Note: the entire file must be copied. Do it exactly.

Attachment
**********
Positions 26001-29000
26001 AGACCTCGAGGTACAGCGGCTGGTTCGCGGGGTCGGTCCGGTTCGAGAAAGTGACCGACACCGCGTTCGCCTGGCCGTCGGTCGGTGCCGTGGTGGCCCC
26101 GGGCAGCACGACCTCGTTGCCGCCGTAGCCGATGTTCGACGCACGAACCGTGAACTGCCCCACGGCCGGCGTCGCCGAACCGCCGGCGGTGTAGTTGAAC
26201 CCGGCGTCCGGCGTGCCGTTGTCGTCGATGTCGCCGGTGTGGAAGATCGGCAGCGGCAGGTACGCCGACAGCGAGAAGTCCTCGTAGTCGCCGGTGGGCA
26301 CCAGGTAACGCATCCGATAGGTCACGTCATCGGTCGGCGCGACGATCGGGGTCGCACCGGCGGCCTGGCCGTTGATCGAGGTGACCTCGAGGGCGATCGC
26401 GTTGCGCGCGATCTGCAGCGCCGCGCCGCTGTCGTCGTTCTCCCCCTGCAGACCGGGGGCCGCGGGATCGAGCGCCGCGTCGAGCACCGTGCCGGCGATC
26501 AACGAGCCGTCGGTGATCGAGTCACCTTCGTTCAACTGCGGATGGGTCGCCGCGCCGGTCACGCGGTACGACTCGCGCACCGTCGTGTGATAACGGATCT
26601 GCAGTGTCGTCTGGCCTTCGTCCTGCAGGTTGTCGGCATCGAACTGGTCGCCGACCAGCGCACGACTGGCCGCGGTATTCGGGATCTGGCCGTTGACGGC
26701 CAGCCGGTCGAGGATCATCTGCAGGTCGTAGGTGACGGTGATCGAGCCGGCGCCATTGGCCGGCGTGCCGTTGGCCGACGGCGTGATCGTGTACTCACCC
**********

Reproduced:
Positions 26001-29000
26001 AGACCTCGAGGTACAGCGGCTGGTTCGCGGGGTCGGTCCGGTTCGAGAAAGTGACCGACACCGCGTTCGCCTGGCCGTCGGTCGGTGCCGTGGTGGCCCC
26101 GGGCAGCACGACCTCGTTGCCGCCGTAGCCGATGTTCGACGCACGAACCGTGAACTGCCCCACGGCCGGCGTCGCCGAACCGCCGGCGGTGTAGTTGAAC
26201 CCGGCGTCCGGCGTGCCGTTGTCGTCGATGTCGCCGGTGTGGAAGATCGGCAGCGGCAGGTACGCCGACAGCGAGAAGTCCTCGTAGTCGCCGGTGGGCA
26301 CCAGGTAACGCATCCGATAGGTCACGTCATCGGTCGGCGCGACGATCGGGGTCGCACCGGCGGCCTGGCCGTTGATCGAGGTGACCTCGAGGGCGATCGC
26401 GTTGCGCGCGATCTGCAGCGCCGCGCCGCTGTCGTCGTTCTCCCCCTGCAGACCGGGGGCCGCGGGATCGAGCGCCGCGTCGAGCACCGTGCCGGCGATC
26501 AACGAGCCGTCGGTGATCGAGTCACCTTCGTTCAACTGCGGATGGGTCGCCGCGCCGGTCACGCGGTACGACTCGCGCACCGTCGTGTGATAACGGATCT
26601 GCAGTGTCGTCTGGCCTTCGTCCTGCAGGTTGTCGGCATCGAACTGGTCGCCGACCAGCGCACGACTGGCCGCGGTATTCGGGATCTGGCCGTTGACGGC
26701 CAGCCGGTCGAGGATCATCTGCAGGTCGTAGGTGACGGTGATCGAGCCGGCGCCATTGGCCGGCGTGCCGTTGGCCGACGGCGTGATCGTGTACTCACCC